Recently I was waiting for an important call on my cell phone. The phone never rang, but later I found out that the caller had dialed my number and gotten no answer. Nothing showed up in my phone's "missed calls" list. This kind of thing has happened to me while using various carriers over the years. Other people find that they can't get a strong cell signal inside their own homes or find a call interrupted by a lost signal.
When interviewing sources over a cell phone, I often have to stop and ask them to repeat things to make sure I quote them correctly. The sound quality is nowhere near as good as a landline's.
Cellular phones' reliability and sound quality problems are a trade-off that we accept because of the huge convenience of being able to make and receive calls wherever we are. But when given the alternative of using a more reliable and better-quality connection at home, I'll take it!
Maybe you're one of those people who responsibly deposits their cell phone in a charging station as soon as you walk in the door. I'm not. Chances are, my cell phone is in my coat pocket inside a closet or in my purse in another room. And what this means is that it is not a form of communication that's easily accessible to me or to other members of the household. If a call comes in, I want everyone in the house to be able to hear it clearly. If I'm not free to answer, I want one of my children to be able to answer it without having to search my purse. For one thing, having the chance to receive and make phone calls gives them a chance to learn proper phone etiquette. For another, it's good training if they ever do have to use the phone in an emergency.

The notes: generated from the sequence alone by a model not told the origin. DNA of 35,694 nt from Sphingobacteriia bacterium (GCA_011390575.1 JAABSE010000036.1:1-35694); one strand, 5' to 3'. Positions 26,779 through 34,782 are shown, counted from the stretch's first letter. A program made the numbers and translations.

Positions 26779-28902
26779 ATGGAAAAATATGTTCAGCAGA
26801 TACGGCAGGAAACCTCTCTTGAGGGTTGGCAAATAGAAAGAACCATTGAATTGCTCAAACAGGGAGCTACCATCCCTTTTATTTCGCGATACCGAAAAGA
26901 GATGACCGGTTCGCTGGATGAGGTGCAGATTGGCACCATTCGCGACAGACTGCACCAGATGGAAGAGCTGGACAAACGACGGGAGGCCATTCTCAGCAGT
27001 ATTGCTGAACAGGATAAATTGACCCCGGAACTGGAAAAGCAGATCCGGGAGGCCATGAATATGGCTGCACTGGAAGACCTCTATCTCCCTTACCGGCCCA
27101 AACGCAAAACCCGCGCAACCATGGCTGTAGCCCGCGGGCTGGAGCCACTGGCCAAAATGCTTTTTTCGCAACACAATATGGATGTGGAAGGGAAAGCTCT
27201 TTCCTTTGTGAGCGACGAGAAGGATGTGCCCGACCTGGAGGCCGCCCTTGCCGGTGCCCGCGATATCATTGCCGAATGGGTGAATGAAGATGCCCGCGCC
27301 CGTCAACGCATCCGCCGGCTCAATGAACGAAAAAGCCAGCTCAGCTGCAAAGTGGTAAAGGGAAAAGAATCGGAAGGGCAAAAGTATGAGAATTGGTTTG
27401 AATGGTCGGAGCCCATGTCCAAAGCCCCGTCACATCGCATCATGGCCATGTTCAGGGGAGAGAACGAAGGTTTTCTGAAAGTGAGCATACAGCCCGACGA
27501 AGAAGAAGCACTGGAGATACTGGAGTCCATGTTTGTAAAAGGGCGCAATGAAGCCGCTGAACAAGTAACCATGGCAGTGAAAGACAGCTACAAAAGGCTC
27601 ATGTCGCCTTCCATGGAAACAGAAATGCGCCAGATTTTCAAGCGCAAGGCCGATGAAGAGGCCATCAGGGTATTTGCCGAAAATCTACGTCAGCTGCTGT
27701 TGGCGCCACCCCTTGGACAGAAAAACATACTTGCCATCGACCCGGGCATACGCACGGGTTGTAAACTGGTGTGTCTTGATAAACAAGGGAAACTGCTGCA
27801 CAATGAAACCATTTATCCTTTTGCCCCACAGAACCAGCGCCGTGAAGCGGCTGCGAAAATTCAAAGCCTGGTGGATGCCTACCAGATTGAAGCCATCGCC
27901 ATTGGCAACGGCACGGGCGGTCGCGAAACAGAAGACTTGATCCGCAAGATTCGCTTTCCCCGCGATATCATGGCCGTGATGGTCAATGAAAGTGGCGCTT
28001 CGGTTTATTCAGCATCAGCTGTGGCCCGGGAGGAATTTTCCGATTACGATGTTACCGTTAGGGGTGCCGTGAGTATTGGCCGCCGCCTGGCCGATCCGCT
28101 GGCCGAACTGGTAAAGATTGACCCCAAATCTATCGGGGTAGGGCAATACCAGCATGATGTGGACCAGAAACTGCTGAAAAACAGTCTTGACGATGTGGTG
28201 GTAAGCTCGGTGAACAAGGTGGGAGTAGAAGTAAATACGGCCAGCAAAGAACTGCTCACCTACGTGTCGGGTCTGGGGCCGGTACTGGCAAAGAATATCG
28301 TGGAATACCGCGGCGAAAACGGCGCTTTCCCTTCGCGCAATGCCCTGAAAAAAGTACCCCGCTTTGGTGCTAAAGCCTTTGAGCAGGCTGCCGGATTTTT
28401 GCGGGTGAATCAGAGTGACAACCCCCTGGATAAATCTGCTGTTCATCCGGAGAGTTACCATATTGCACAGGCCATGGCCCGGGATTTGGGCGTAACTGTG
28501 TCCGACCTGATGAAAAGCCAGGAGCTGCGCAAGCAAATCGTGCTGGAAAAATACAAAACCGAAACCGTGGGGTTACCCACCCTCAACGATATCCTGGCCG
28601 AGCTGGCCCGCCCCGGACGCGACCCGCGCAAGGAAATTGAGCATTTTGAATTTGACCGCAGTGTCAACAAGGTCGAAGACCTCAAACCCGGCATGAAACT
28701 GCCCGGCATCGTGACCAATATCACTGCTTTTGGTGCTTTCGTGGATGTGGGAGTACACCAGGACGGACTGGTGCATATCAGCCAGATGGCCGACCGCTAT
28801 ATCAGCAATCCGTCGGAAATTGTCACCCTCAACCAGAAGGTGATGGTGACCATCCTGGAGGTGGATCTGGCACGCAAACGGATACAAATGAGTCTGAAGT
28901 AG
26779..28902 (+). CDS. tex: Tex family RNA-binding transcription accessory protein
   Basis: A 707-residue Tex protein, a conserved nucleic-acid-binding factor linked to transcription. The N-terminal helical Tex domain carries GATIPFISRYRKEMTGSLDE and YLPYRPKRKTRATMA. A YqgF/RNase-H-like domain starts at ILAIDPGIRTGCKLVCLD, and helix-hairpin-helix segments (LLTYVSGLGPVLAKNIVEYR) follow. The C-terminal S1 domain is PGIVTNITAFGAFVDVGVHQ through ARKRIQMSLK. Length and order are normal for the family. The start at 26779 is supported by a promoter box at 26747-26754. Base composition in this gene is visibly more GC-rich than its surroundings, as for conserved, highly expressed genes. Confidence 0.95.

We keep one handset that is attached to the base with a good old-fashioned cord, so that it can't be lost and everyone in the family knows where to find it.
"The World Health Organization has declared that cell phone radiation may be linked to brain cancer. Ten studies connect cell phone radiation to diminished sperm count and sperm damage. Others raise health concerns such as altered brain metabolism, sleep disturbance and behavioral changes in children," reads the Environmental Working Group's Guide to Safer Cell Phone Use. The guide also notes that "young children's brains can absorb twice as much cell phone radiation as those of adults."